• Simon Banks 17th Apr '13 - 3:08pm

    Councillor Wilfred Braggadocio was deputy leader of the Liberral Democrat group on Shuntley District Council for fourteen years. I am surprised at his name being taken in vain.

    Actually, I thought the Labour briefing was quite perceptive, if as you say thin in that it did not explore what issues Nick Clegg might exploit except Iraq.

    Perceptive commentators have said that our party at national level did not seem to know what to do with the surge from the first debate. We should have planned for it as also for other scenarios.

  • @ Matthew

    Thank you so much for your patience in explaining *yet again* what actually happened in May 2010. Neither Labour nor the Liberal Democrats were in a position to fight a second election, having been bankrupted by the first. The Tories, on the other hand, were spoiling for a second round and also had the money.

  • You did not have to sign up to almost everything the Tories wanted.

    And the treat of another election is a fascinating admission from a political party. Political party scared of voters does not fill me with confidence.

    A week is a long time in politics. The tories were about to go into civil war over Camerons failure to win outright. But Clegg rode to his rescue. And has been doing so ever since.

    Pretty depressing that money now trumps principles for lib dems. Unless of course Clegg supports tory vision.

  • Matthew Huntbach 18th Apr '13 - 12:54pm

    sally, those of us who have been long-term members of the Liberal Democrats do know what we are talking about, particularly those who have been involved with difficult balance-of-power situations in local government. If you look at my contributions to Liberal Democrat Voice over the years, you will see I have been a persistent critic of Nick Clegg, to the point where right now I regard myself as a “Liberal Democrat on strike”: I believe his leadership has been so poor that it undermines any work I might want to do for the party, and I am therefore refusing to do any campaigning work for it, or to give it any more than the minimum donation needed to retain membership until he changes or goes. So, please don’t dismiss what I am saying as the words of someone so blinded by party loyalty that he cannot see what you regard as obvious.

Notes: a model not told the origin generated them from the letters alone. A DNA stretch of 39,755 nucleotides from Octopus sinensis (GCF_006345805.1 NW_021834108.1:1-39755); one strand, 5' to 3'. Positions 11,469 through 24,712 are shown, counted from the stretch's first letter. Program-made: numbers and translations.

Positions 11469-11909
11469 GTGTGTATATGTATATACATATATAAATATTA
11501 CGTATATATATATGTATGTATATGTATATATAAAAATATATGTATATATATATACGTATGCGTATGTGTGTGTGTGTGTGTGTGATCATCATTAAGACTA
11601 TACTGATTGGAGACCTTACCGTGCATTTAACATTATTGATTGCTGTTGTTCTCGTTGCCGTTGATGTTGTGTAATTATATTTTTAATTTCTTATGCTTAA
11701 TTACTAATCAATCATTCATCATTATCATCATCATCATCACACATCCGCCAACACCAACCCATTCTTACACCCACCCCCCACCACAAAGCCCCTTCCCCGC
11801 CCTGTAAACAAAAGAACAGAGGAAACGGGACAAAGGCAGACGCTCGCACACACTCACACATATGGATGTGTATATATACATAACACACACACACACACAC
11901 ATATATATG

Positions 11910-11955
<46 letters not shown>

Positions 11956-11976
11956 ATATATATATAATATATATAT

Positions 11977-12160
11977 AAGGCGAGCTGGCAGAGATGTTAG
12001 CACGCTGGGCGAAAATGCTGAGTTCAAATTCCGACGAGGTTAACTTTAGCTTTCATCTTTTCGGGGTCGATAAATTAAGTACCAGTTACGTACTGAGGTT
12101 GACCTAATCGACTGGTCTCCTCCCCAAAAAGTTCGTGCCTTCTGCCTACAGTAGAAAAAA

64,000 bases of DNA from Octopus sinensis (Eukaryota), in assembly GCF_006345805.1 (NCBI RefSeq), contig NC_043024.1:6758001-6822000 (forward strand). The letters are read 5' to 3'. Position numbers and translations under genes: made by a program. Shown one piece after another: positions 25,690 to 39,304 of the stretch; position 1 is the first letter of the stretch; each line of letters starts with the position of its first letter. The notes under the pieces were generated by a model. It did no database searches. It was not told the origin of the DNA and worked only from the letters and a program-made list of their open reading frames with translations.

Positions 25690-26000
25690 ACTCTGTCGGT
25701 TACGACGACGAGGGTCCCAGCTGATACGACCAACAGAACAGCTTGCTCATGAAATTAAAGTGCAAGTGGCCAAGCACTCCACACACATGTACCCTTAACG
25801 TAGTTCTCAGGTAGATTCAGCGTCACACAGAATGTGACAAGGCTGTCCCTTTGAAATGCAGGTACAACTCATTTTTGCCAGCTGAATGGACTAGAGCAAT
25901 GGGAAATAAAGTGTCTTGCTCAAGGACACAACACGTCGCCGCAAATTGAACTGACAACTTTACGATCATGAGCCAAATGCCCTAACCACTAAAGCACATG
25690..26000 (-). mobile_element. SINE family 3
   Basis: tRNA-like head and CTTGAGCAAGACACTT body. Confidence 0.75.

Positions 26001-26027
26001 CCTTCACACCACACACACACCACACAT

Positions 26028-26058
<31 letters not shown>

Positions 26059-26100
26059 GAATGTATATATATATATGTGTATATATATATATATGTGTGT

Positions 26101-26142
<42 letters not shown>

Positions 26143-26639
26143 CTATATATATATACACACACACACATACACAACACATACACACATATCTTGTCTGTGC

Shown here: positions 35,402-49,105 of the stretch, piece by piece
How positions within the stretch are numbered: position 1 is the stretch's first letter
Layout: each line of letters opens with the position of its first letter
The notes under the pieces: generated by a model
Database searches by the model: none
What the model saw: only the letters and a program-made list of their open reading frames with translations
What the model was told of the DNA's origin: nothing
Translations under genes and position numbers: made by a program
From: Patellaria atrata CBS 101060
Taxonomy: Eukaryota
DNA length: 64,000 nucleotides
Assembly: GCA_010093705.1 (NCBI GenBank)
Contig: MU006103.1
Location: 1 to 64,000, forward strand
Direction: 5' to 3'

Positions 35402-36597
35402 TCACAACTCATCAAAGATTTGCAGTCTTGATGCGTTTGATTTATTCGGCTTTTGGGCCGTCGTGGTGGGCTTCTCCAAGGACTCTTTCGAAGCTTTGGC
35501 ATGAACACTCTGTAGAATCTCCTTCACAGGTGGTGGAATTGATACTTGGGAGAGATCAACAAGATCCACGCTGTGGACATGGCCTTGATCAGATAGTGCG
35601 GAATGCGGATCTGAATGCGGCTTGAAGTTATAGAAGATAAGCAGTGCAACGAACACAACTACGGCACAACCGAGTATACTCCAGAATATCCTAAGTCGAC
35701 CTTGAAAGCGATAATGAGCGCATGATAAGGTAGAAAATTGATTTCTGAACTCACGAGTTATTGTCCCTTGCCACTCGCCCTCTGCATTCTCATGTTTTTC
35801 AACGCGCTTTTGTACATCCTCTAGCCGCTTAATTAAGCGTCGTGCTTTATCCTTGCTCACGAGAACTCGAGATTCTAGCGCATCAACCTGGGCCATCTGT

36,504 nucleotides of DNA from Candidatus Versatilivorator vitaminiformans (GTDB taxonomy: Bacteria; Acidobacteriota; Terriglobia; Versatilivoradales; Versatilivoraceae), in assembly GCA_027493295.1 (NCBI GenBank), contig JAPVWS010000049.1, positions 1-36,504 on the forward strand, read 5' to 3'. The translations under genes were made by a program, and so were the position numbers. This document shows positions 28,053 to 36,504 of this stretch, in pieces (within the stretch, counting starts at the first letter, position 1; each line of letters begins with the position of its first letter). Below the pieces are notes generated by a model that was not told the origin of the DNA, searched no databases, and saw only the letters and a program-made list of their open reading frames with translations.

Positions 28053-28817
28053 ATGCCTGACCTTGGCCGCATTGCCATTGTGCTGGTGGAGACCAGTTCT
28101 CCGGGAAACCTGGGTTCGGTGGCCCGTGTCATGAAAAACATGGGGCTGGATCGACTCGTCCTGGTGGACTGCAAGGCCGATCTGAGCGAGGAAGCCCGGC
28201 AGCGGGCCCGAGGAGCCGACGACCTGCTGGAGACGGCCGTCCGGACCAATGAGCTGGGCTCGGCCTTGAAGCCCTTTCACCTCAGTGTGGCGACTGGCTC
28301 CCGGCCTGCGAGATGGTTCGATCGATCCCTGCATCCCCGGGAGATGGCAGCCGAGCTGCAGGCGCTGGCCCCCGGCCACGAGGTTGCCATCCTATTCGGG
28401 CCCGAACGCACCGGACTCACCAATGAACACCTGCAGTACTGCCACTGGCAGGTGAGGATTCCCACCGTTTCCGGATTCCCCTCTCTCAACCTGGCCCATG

I have explained the stark choice that faced the Liberal Democrats after the May 2010 general election – either the current coalition, or a minority Conservative government which would engineer things to win a majority in a general election called a few months later (as happened in 1974, the last time no party won an overall majority). When you write “And the threat of another election is a fascinating admission from a political party. Political party scared of voters does not fill me with confidence”, I am simply talking reality – anyone who wants to fight and win elections has to think in terms of reality, not fantasy. The Liberal Democrats DID end the general election with a lower share of the vote than expected. Do you honestly think that if they had refused to take part in a government and so left the country in an unstable position, they would have been thanked for it by the electorate? When you write “Pretty depressing that money now trumps principles for lib dems”, what do you mean? Don’t you understand – election literature has to be paid for. People dug deep into our pockets to help pay for the literature we distributed to try and win votes in the 2010 general election. Do you know how much it costs to produce enough leaflets to distribute across en entire constituency? If I were to insult you and accuse you of lacking principles because you did not do something because it costs tens of thousands of pounds and you did not have tens of thousands of pounds available, having just spent all your savings, how would you feel?